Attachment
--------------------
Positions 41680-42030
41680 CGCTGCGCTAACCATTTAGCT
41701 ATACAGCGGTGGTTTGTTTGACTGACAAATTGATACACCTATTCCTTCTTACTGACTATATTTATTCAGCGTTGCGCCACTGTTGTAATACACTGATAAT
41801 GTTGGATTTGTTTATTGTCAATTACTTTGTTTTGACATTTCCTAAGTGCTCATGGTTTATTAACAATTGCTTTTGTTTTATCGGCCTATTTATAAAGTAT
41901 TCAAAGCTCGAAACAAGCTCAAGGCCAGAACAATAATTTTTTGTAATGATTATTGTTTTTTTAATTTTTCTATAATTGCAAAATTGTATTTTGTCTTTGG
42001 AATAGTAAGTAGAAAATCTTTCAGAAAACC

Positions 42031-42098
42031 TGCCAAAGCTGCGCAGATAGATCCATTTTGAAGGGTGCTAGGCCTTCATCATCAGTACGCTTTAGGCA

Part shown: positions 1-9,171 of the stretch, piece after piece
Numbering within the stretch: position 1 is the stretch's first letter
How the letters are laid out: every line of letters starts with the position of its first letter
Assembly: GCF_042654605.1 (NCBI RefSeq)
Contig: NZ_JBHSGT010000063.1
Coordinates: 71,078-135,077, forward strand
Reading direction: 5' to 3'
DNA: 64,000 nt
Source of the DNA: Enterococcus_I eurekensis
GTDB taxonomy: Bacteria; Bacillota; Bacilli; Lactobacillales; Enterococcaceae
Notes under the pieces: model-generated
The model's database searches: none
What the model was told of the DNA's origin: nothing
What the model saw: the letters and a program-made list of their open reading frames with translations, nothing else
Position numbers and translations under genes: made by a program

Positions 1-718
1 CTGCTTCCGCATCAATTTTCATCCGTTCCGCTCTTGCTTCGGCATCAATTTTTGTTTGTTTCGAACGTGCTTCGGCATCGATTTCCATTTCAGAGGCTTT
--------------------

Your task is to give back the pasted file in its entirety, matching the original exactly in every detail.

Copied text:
Positions 41680-42030
41680 CGCTGCGCTAACCATTTAGCT
41701 ATACAGCGGTGGTTTGTTTGACTGACAAATTGATACACCTATTCCTTCTTACTGACTATATTTATTCAGCGTTGCGCCACTGTTGTAATACACTGATAAT
41801 GTTGGATTTGTTTATTGTCAATTACTTTGTTTTGACATTTCCTAAGTGCTCATGGTTTATTAACAATTGCTTTTGTTTTATCGGCCTATTTATAAAGTAT
41901 TCAAAGCTCGAAACAAGCTCAAGGCCAGAACAATAATTTTTTGTAATGATTATTGTTTTTTTAATTTTTCTATAATTGCAAAATTGTATTTTGTCTTTGG
42001 AATAGTAAGTAGAAAATCTTTCAGAAAACC

Positions 42031-42098
42031 TGCCAAAGCTGCGCAGATAGATCCATTTTGAAGGGTGCTAGGCCTTCATCATCAGTACGCTTTAGGCA

Part shown: positions 1-9,171 of the stretch, piece after piece
Numbering within the stretch: position 1 is the stretch's first letter
How the letters are laid out: every line of letters starts with the position of its first letter
Assembly: GCF_042654605.1 (NCBI RefSeq)
Contig: NZ_JBHSGT010000063.1
Coordinates: 71,078-135,077, forward strand
Reading direction: 5' to 3'
DNA: 64,000 nt
Source of the DNA: Enterococcus_I eurekensis
GTDB taxonomy: Bacteria; Bacillota; Bacilli; Lactobacillales; Enterococcaceae
Notes under the pieces: model-generated
The model's database searches: none
What the model was told of the DNA's origin: nothing
What the model saw: the letters and a program-made list of their open reading frames with translations, nothing else
Position numbers and translations under genes: made by a program

Positions 1-718
1 CTGCTTCCGCATCAATTTTCATCCGTTCCGCTCTTGCTTCGGCATCAATTTTTGTTTGTTTCGAACGTGCTTCGGCATCGATTTCCATTTCAGAGGCTTT